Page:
The Big News

The big news

Derrick Foam was reading about Robin Gibbs’ death when Feather Hudson shot-put her monitor across the room. She’d heard the big news.

Derrick was modifying his email footer when another message appeared:

“Congrats. First task – fire Justine. Back next week. Sea’s the day. Clem.”

The attached photograph featured a groper lolling on the end of a harpoon.

Derrick brought up Justine’s Facebook profile and rubbed the mouse cursor over her syrupy eyes. She liked diving, dancing and – air steamed in his throat every time – the Bee Gees. “Fanny be tender with my love, cause it’s all that I’ve got,” he sung to himself. After years of polyester, viciously stupid clients and senseless overtime, his promotion now had a new price.

On the way to lunch, Derrick poked his head into accounts.

“Anyone seen Justine?”

“No.”

“Did you hear the big news?”

They’d heard the big news.

He swished past the plastic plants and into IT. They’d also heard the big news.

“Is Justine around?”

“Who?”

By the elevator, a sprig of flossy hair jumped at him.

“I heard the news!”

Derrick’s waistline gored into his belt and every pustule on his face doubled in size.

“Death by bum cancer,” Justine moaned. “Awful.”

Derrick agreed.

“So you’re my boss now?”

How would he tell her? “Lunch?”

“Only if you’re paying, sweetie” she said and tossed her rice cakes in the cigarette bin.

The cafe chirped of sporks and porcelain. Derrick checked his tuft of hair in the window before they sat.

“Carrot cake,” Justine said.

Derrick ordered his usual with just a nod.

Justine smiled and folded her legs and Derrick found that he had to too.

“So, Derrick – big promotion means big pay rise,” she said delivering his name like a slap.

“A day is just a brighter night.”

“What?”

“Nothing.” He blushed and reminded himself to stop Bee Gee quoting.

Justine laughed and tied her blond strings into a bun. “Maybe enough to get a new suit, eh? You’d look much more handsome in something tailored.”

“Good idea.” The cursor in his retinas stroked Justine’s coarse freckles. He could not do it. Not now.

“Don’t worry. I don’t think you’re cheap.”

“Justine, I– ”

The waitress frisbeed their orders on the table. Derrick blinked at the two mounds of weeping dough in front of him, then at Justine, who was nibbling on her cake. Which was it to be? The girl or the sandwich?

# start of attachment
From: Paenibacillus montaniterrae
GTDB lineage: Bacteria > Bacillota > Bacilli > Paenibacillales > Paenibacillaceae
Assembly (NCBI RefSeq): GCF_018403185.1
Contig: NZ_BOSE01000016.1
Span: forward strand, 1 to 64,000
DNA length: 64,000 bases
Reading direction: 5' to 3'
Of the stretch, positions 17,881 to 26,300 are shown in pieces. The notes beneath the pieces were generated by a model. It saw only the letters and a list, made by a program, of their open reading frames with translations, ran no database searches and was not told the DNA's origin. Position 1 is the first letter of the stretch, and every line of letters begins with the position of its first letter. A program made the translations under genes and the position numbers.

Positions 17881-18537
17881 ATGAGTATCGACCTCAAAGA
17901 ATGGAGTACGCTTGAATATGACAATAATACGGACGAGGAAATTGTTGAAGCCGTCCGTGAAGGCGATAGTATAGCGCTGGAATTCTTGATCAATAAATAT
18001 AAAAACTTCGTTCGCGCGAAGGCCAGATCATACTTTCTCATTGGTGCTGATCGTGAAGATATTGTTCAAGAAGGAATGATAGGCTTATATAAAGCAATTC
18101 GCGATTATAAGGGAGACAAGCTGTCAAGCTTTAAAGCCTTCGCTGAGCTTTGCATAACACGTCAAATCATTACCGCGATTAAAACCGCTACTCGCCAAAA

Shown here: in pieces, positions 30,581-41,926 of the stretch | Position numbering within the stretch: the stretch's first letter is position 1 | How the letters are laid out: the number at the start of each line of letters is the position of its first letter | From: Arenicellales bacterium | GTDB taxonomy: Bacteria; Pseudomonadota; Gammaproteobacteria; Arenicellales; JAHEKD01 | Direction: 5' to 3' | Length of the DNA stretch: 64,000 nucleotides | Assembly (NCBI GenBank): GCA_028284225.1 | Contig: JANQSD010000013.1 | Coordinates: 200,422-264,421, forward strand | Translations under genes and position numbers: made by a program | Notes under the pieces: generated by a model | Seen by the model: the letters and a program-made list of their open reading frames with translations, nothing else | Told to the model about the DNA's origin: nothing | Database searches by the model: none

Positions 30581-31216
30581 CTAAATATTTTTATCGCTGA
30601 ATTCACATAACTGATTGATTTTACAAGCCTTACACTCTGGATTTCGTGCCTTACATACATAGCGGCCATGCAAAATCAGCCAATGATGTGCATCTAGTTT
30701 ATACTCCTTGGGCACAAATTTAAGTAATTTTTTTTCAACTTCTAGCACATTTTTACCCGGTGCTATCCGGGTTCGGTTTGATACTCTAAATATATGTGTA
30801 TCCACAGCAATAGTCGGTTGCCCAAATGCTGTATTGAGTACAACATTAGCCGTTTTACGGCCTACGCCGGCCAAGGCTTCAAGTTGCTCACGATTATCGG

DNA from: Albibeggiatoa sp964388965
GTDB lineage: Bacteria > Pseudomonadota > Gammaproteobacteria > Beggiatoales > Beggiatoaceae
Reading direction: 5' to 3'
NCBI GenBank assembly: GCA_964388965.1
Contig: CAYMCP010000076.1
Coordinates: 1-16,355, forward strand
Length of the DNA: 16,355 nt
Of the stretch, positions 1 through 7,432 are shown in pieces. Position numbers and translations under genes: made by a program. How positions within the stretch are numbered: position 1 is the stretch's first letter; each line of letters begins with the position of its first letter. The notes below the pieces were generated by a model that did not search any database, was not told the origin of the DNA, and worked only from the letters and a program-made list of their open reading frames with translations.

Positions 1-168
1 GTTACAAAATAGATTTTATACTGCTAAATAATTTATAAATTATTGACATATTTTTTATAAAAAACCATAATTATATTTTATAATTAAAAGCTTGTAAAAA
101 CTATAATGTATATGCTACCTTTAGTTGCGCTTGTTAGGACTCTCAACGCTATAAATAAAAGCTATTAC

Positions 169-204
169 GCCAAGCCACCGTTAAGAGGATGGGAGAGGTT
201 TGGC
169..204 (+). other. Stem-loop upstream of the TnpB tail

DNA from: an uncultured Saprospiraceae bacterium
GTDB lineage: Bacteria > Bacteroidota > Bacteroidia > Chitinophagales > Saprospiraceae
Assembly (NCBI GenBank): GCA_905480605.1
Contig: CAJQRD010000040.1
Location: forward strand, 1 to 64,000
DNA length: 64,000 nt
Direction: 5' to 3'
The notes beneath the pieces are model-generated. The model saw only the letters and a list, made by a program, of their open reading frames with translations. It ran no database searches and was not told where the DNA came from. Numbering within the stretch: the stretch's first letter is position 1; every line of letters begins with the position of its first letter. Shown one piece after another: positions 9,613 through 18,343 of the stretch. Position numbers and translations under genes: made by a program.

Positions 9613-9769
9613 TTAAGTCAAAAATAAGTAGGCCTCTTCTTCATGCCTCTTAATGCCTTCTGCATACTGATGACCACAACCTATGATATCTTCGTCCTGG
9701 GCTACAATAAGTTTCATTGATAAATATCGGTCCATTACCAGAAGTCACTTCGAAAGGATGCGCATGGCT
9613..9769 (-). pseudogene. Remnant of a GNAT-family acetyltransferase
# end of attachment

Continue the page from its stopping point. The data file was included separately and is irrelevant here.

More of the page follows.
“Going eat that, sweetie?”

Derrick paused. “I’m not hungry. I mean, it’s too big. I think there’s two sandwiches.”

Justine shrugged. “Take it back.”

The charade was set: he tumbled up to the counter. “I only ordered one sandwich,” he commanded in his new, managerial voice.

The waitress squeezed her eyes.

“I got two, see?”

“No it’s a big sandwich, cut in half – your usual.”

“It’s a big sandwich. Cut in half,” Derrick said when he was back at the table.

“I heard.”

“It’s too big for me.”

Justine spilled back into her chair. “Look, Derrick, I know why we’re here. I know what the bastard is up to.”

“Hmm?”

“He’s making you fire me. At least he had the balls to can Feather Hudson himself.”

“This is really too big. Want some?”

“No, I don’t want your fucking sandwich, Foam! Admit it – you’re here to fire me.”

Derrick dipped his head.

“Typical. Always the jerks, Jussie. I only slept with him, but Feather – she was in love with that man poodle! Couldn’t see past the gifts and the weekends. But I realised straight away, after… we… you know. Sneaking emails, first nice, then nasty. Calling me into his office to take notes then to take my clothes off.”

“I didn’t know.”

“How could you? You’re just another of his pawns. Well, I’ve got some big news of my own – Clem can go suck on a harpoon. I’m going straight to the Anti-Harrassment Society or whatever the fuck it’s called. Email him that!” Justine jolted to her feet and stamped out.

Derrick stared at the knurling puddles of mayonnaise. Images came to him: of Justine thrashing in ecstasy; of Feather Hudson, frumpy and crying; and of himself, standing on the edge, yanking sluggishly at billowing trousers. He began eating, ripping and chewing the bread in beats, cursing himself with each swallow. When he’d fingered up the last of the juice, he pushed away the plate. “I finally died which started the whole world living,” he offered through a covert belch.

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I'm a creative writer and illustrator living wherever I can afford.